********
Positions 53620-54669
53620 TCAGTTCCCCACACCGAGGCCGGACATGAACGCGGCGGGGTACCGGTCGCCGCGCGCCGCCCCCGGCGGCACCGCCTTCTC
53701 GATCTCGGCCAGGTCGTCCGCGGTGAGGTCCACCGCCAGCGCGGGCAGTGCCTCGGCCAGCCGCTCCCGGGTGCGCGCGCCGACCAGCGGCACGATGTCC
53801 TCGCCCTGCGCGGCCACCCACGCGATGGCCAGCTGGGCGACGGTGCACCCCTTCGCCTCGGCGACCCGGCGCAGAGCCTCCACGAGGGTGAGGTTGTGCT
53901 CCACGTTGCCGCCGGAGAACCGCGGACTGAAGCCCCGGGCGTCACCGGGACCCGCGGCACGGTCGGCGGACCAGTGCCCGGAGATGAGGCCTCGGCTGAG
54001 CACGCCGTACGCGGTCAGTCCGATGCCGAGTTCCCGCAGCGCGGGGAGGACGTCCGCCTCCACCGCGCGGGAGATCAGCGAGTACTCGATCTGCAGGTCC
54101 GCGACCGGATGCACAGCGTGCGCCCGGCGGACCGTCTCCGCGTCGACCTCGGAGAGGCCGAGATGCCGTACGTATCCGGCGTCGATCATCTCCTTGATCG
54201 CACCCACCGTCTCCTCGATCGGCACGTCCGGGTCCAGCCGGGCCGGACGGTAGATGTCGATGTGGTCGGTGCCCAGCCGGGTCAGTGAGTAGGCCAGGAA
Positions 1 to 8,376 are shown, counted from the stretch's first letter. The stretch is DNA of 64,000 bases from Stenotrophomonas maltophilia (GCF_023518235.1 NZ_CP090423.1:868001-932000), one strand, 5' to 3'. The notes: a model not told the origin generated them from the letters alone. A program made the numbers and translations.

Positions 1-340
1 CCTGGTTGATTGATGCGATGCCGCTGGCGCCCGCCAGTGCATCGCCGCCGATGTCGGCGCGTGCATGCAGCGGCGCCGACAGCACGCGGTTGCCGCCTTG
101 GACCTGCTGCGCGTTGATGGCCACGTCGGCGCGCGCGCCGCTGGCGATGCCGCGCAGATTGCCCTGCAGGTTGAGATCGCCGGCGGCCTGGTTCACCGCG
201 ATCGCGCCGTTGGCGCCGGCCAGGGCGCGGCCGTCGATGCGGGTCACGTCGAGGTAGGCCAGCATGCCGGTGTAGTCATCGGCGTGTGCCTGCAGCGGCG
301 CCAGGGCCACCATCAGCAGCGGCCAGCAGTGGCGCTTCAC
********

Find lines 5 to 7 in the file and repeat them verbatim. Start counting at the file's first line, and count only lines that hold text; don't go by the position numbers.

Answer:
53901 CCACGTTGCCGCCGGAGAACCGCGGACTGAAGCCCCGGGCGTCACCGGGACCCGCGGCACGGTCGGCGGACCAGTGCCCGGAGATGAGGCCTCGGCTGAG
54001 CACGCCGTACGCGGTCAGTCCGATGCCGAGTTCCCGCAGCGCGGGGAGGACGTCCGCCTCCACCGCGCGGGAGATCAGCGAGTACTCGATCTGCAGGTCC
54101 GCGACCGGATGCACAGCGTGCGCCCGGCGGACCGTCTCCGCGTCGACCTCGGAGAGGCCGAGATGCCGTACGTATCCGGCGTCGATCATCTCCTTGATCG